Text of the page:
A Handful of Recognized “Critics”

Searching results in LexisNexis and Factiva for technology critics brings up a select group: Walt Mossberg, David Pogue, Neil Postman, Walter Isaacson, Sherry Turkle, Andrew Keen, Nicholas Carr, Jaron Lanier, Jeremy Rifkin, and Evgeny Morozov. On Amazon there appears a more historical and theoretical group with Neil Postman, Leo Marx, Ursula Franklin, and Martin Heidegger. When I asked my interviewees to name those they associate as technology critics, many of the same names came to mind.

Beyond the short list of identifiable Critics in the field, technology criticism has become enough of a genre to merit its own self-reflexive critique. Political scientist Henry Farrell’s 2013 Democracy Journal essay caused a stir by addressing the political economy of those he dubbed the “tech intellectuals” and “tech critics.” For Farrell, tech intellectuals, including Clay Shirky, Stephen Johnson, and Nicholas Carr, operate in a Silicon Valley vacuum, offering marketable insights and garnering consulting fees. Farrell laments that even the Critics “work within the same economy of attention as the people they want to argue against, and labor under many of the same intellectual burdens. Their obligation to gather attention undermines their purported goals.”60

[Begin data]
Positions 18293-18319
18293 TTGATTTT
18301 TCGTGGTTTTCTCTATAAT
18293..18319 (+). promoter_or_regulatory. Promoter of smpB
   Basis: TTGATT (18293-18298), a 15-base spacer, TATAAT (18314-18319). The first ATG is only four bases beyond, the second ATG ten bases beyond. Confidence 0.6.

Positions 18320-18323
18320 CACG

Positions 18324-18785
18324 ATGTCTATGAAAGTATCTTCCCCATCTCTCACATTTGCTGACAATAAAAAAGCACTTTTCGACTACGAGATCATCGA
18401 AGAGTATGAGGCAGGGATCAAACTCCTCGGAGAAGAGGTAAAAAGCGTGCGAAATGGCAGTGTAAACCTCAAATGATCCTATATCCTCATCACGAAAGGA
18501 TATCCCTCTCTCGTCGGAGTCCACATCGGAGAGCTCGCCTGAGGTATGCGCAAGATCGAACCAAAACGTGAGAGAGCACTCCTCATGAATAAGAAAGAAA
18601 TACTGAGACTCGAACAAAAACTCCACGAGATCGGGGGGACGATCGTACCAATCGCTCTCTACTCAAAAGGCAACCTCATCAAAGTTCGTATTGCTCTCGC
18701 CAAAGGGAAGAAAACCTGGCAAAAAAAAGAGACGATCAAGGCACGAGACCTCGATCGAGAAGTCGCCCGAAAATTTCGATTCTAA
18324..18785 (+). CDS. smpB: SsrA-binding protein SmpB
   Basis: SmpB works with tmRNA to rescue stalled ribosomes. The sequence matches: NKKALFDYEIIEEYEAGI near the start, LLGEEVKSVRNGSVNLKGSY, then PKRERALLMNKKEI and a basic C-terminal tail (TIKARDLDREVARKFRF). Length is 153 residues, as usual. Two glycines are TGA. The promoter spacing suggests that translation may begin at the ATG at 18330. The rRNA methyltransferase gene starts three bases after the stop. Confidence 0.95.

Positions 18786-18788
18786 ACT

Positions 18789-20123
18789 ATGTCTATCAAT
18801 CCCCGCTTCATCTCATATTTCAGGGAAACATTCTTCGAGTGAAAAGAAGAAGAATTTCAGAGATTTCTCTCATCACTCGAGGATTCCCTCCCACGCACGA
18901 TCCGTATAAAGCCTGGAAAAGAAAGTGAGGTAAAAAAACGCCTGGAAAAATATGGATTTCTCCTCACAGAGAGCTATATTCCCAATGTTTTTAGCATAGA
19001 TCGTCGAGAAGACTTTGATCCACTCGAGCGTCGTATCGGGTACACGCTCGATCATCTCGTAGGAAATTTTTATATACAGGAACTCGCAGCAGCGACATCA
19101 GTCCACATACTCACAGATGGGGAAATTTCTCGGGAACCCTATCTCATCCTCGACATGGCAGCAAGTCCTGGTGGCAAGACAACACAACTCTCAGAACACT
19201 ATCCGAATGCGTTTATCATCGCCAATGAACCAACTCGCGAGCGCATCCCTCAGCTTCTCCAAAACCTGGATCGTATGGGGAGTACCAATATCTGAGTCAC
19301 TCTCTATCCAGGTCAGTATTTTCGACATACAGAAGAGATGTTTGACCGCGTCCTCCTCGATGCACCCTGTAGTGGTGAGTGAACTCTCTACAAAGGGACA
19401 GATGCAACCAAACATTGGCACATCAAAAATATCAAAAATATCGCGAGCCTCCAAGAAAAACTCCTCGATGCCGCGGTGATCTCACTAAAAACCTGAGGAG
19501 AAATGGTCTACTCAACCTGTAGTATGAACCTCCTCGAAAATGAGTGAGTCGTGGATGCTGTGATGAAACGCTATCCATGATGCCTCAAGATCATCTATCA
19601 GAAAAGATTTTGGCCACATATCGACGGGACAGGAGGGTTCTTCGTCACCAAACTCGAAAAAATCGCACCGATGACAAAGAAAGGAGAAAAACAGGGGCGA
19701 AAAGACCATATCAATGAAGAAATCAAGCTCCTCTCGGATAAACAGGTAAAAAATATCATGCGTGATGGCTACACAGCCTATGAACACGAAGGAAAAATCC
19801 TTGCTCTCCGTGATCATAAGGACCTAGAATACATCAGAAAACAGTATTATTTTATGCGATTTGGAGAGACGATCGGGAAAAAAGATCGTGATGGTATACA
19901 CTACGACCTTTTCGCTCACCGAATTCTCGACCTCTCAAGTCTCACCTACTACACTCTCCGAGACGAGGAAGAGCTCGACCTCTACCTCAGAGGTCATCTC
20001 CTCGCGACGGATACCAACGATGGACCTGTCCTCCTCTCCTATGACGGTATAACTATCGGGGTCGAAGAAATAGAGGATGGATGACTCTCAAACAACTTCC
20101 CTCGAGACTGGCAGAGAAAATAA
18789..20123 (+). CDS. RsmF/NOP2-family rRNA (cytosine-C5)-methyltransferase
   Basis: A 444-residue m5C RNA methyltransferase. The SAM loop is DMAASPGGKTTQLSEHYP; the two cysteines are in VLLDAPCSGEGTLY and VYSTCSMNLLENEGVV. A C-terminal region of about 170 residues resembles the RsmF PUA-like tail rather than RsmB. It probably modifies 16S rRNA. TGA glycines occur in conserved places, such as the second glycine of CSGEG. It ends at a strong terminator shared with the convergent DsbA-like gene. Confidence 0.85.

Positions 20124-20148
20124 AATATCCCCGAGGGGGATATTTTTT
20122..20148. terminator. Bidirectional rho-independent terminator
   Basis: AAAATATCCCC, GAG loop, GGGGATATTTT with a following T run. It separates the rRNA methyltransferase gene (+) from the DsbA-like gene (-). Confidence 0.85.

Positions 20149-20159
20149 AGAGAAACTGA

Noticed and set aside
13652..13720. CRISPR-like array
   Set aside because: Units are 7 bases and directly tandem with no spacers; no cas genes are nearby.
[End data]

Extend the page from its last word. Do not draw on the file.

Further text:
Even Morozovi has reflected on “what it means to be a technology critic in today’s America,” by way of his review of Carr’s book.61 In a Columbia Journalism Review profile on Morozov, Michael Meyer aptly sums him up: “Depending on whom you ask, Evgeny Morozov is either the most astute, feared, loathed, or useless writer about digital technology working today.”62 Morozov recognizes his own shortcomings and laments the impossibility of a more radical and politically informed technology criticism that would address the neoliberal ideology underlying the industry. He concludes:

Why, then, aspire to practice any kind of technology criticism at all? I am afraid I do not have a convincing answer. If history has, in fact, ended in America—with venture capital (represented by Silicon Valley) and the neoliberal militaristic state (represented by the NSA) guarding the sole entrance to its crypt—then the only real task facing the radical technology critic should be to resuscitate that history. But this surely can’t be done within the discourse of technology, and given the steep price of admission, the technology critic might begin most logically by acknowledging defeat. Changing public attitudes toward technology—at a time when radical political projects that technology could abet are missing—is pointless. While radical thought about technology is certainly possible, the true radicals are better off theorizing—and spearheading—other, more consequential struggles, and jotting down some reflections on technology along the way.63

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